Donte DiVincenzo was not a sophomore bench player on Monday night. He was when the game started, but by the final horn he was the man who had saved a national championship for Villanova.
On the biggest stage in college basketball and in the most important game of his life, DiVincenzo mercilessly buried a Michigan team that never had a chance. Villanova claimed its second title in two years thanks in large part to the Big East sixth man of the year, downing the Wolverines 79-62. The guard’s 31-point outing, on 10-of-15 shooting, is now officially the highest scoring output, ever, by a bench player in the NCAA title game; he added two spectacular blocks and five rebounds for good measure. DiVincenzo won Most Outstanding Player of the Final Four for his heroics, and he deserves it.
DiVincenzo wasn’t supposed to have this game, although that’s not to say nobody thought he was capable, or that Michigan supremely outmatched him. It’s just that it didn’t seem likely that the responsibility would fall to him. But Nova’s stars weren’t quite at their usual level—national player of the year Jalen Brunson was 4-of-13 from the field and weighed down with foul trouble most of the evening, and Mikal Bridges, while he finished with 19 points, wasn’t exactly having a repeat of his unconscious Alabama run. That left it to DiVincenzo, and he took it from there.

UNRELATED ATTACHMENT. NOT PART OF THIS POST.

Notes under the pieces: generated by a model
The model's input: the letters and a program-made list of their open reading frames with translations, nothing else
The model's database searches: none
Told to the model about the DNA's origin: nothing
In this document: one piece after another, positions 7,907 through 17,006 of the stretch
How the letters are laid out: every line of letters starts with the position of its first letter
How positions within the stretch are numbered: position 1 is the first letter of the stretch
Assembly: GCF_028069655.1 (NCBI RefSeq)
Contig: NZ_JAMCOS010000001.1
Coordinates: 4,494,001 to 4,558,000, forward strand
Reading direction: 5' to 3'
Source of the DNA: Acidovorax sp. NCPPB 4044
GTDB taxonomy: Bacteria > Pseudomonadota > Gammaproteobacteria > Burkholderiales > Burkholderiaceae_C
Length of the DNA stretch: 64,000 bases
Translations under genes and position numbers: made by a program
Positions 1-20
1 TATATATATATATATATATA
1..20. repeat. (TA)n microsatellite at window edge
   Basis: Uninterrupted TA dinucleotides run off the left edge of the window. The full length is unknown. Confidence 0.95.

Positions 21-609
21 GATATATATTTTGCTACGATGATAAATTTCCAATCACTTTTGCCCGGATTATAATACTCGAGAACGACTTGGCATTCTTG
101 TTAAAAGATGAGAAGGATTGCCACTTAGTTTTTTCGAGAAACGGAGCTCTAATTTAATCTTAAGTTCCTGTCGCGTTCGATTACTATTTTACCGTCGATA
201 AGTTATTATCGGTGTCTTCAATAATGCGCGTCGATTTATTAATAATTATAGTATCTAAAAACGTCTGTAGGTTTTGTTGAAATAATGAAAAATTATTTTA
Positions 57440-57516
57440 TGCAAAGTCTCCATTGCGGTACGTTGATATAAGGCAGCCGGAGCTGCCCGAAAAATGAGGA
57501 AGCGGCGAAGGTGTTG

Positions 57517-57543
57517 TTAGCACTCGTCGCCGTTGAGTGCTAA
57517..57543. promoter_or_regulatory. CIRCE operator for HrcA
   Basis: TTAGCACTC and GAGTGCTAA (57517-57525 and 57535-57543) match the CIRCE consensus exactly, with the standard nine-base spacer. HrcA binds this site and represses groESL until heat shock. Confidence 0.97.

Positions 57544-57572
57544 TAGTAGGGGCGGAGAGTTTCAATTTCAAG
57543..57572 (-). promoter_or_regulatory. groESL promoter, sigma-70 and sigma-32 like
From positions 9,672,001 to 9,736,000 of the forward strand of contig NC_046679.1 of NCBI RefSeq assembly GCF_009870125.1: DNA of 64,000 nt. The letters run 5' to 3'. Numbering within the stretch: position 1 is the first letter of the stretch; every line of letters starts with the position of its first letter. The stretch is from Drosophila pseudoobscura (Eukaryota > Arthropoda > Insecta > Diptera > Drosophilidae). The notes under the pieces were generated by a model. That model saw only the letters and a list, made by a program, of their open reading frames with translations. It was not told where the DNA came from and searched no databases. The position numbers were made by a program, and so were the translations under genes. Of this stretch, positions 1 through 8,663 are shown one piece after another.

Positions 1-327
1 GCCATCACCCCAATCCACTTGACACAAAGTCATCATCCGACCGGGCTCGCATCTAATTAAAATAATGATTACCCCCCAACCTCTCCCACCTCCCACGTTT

The redshirt sophomore scored 18 of Villanova’s first 32 points by way of deep, deep three-balls and swift slashes through the lane. While Michigan’s backcourt of Muhammad-Ali Abdur-Rahkman, Charles Matthews, Duncan Robinson, and Jordan Poole is usually quite good on both ends of the floor, the unit tightened up when Villanova made its push around the 11-minute mark of the first half and never truly regained anything close to resembling a rhythm. It was all green lights the rest of the way for DiVincenzo, and he cruised.
It’s one thing to know a player’s confident, and not an uncommon thing at that. The fun, on Monday night, was watching it unfold, which amounted to seeing DiVincenzo and Jay Wright’s faces slowly reveal the shared realization that this wasn’t just a good night for the third-year player, and that it was in fact something beautiful and strange and unprecedented. At one point, Wright just pointed at DiVincenzo while he brought the ball up the court, telling his team who the hell was taking the next five shots. Even as someone with no dog in the fight, I wanted to watch the phenom from Delaware drain all of them.